The MMR (Measles, Mumps and Rubella) vaccine protects children against three diseases to which they are particularly prone in infancy. Measles is a disease which thrives in dense populations and in circumstances where malnutrition is common, can achieve a fatality rate of 20%. Measles can also lead to severe complications in the host and can develop into measles encephalitis, which in turn can lead to brain damage. More commonly the host can experience convulsions and aural infections. Mumps was first effectively vaccinated against in 1967 and carries with it less potential for public health risk than measles or rubella. The disease (whilst very unpleasant) is rarely serious although it can lead to orchitis in males, which in turn can lead to sterility. Rubella (or German Measles) was first described in 1619 and although not as serious as measles is considered to be an important virus to be immunised against. Whilst rubella differs from other childhood diseases in that it rarely has any direct consequence on the health of the host it is considered a serious disease due to its effect on unborn children and can pose severe problems to the development of a foetus in utero. The ethical problem posed by this situation requires that boys be immunised as well as girls in order to ensure that ‘herd immunity’ is maintained, i.e. to decrease the chances of passing the disease to a female who has herself not been immunised (Senn, 2003).
Studies into a combined MMR vaccine began in Finland in the 1970s after common epidemics of all three viruses, leading to many deaths, cases of sterility and congenital birth defects. After many years of meticulous study into the drug’s implementation and safety what has now come to be known as the MMR vaccine, was approved in 1982 and a little afterwards, in 1988, the UK followed suit. The Finish example had shown that complications arose when the mother of a child to be immunised was in fact immune herself. The child rejects the vaccination due to the circulating antibodies which have been passed on from the mother although the protection provided by these antibodies only lasts for around a year, leaving the child susceptible at a point they are most vulnerable. It was decided that the most efficient method of immunisation was to be a course of two immunisations over the space of around five years, a strategy which the UK also adopted in 1996 (Senn, 2003).
There was little coverage of note regarding the MMR policy in the mainstream media until 1998 when a paper was published in the Lancet, a peer-reviewed medical journal. The paper, authored by Andrew Wakefield and thirteen others, presented several findings based on a study of 12 children. What was to become by far the most controversial of these claims was the implication that MMR could be a possible cause of both gastrointestinal disease and developmental regression? The popular press launched a scathing attack on the MMR vaccine, basing all of their ‘evidence’ on Wakefield’s paper and public opinion. The fear campaign projected onto the general public was relentless and coverage mostly applauded Wakefield for speaking out against this issue whilst chastising the government’s efforts to subdue his findings. In spite of numerous medical experts and scientists coming forward to discredit Wakefield’s research, tabloid and broadsheet alike ran story after story damning the vaccine. The government, led by Tony Blair, campaigned for the safety of the vaccine and issued a statement in favour of MMR. It was only under scrutiny that he refused to admit whether his own son had been given the jab, fuelling the media furore further. Even four years later the media still utilised the hype that they themselves had created surrounding the vaccine as the Times campaigned to have a trial held in public on the grounds that it was in the public interest. The case involved two mothers being taken to court by the fathers of their children because they refused to allow them the MMR vaccine. The Times did not win their battle and the case was held in private. It was widely reported that Wakefield’s research was comprehensive and indeed it was. Wakefield carried out numerous assessments on the 11 boys and one girl, aged between 3 and 10, including lumbar punctures, cerebral magnetic-resonance imaging and electroencephalography. In the years following this press coverage vaccination rates dropped dramatically, resulting in over twice the cases of measles in infants in the UK in 2006 as there was in 2003 and that same year the first death from measles in 14 years (Senn, 2003).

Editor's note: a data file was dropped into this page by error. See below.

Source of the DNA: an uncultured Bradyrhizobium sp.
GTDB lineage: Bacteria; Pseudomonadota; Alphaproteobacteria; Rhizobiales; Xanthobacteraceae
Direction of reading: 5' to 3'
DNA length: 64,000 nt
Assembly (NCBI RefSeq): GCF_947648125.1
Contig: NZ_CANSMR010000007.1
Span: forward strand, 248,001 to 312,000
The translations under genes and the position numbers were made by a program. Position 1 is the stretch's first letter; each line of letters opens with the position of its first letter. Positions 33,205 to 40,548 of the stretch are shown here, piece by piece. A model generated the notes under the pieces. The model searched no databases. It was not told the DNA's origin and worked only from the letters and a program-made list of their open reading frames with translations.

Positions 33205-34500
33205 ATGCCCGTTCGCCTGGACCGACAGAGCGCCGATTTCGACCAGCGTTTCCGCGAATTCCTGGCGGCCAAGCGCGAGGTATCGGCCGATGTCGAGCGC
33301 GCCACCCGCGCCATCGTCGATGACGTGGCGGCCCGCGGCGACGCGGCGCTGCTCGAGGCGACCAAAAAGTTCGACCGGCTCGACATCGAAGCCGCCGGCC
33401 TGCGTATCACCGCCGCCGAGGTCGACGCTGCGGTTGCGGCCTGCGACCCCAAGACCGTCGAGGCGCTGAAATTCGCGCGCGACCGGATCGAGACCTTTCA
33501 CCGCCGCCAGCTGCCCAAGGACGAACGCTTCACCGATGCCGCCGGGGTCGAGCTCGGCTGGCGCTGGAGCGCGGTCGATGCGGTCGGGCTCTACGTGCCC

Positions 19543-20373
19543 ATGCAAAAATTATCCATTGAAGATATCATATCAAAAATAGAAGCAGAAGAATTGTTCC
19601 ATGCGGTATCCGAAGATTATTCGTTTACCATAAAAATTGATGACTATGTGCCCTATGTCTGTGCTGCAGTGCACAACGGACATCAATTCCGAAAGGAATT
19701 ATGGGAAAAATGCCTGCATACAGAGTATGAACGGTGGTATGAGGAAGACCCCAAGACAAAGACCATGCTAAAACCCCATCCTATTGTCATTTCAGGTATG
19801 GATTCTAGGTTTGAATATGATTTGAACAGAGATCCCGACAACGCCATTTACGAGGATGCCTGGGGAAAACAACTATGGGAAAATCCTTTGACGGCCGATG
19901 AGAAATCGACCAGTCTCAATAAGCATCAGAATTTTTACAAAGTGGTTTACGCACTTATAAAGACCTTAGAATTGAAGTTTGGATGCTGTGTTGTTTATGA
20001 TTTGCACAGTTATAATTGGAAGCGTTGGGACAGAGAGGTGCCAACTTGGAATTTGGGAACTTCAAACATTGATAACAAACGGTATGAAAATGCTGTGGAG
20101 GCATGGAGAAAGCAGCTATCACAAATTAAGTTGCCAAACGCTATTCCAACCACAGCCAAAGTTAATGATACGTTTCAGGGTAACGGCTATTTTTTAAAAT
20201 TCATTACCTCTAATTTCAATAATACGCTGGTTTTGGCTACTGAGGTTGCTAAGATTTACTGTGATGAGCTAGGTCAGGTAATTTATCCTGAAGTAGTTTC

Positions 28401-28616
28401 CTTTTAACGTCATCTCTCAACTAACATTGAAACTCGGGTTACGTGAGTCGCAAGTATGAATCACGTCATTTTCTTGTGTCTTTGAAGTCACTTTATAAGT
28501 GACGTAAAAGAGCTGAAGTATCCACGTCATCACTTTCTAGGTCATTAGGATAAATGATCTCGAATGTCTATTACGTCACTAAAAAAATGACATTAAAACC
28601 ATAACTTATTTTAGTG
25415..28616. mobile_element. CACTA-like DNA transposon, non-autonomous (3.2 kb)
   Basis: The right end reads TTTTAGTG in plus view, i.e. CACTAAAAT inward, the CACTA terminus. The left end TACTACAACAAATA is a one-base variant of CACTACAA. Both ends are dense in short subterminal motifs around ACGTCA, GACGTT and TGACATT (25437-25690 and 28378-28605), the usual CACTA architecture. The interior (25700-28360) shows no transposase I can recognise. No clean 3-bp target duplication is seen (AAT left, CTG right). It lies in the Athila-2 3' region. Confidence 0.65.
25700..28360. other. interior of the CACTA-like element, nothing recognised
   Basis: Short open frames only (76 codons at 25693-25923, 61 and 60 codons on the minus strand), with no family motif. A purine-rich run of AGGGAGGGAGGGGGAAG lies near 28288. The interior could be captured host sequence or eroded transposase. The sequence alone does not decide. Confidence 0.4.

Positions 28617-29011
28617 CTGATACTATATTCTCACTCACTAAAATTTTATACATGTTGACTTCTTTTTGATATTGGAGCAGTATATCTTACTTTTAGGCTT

Whilst the media praised Wakefield and his study many experts expressed their own opinions on the research, invariably condemning the findings, and indeed the coverage, as misleading and dangerous. It was argued that the causal link which Wakefield described as potentially indicative of MMR (particularly the measles element) leading to autism in children was gained from inconclusive research that in such a small test group was meaningless. As Senn asserts: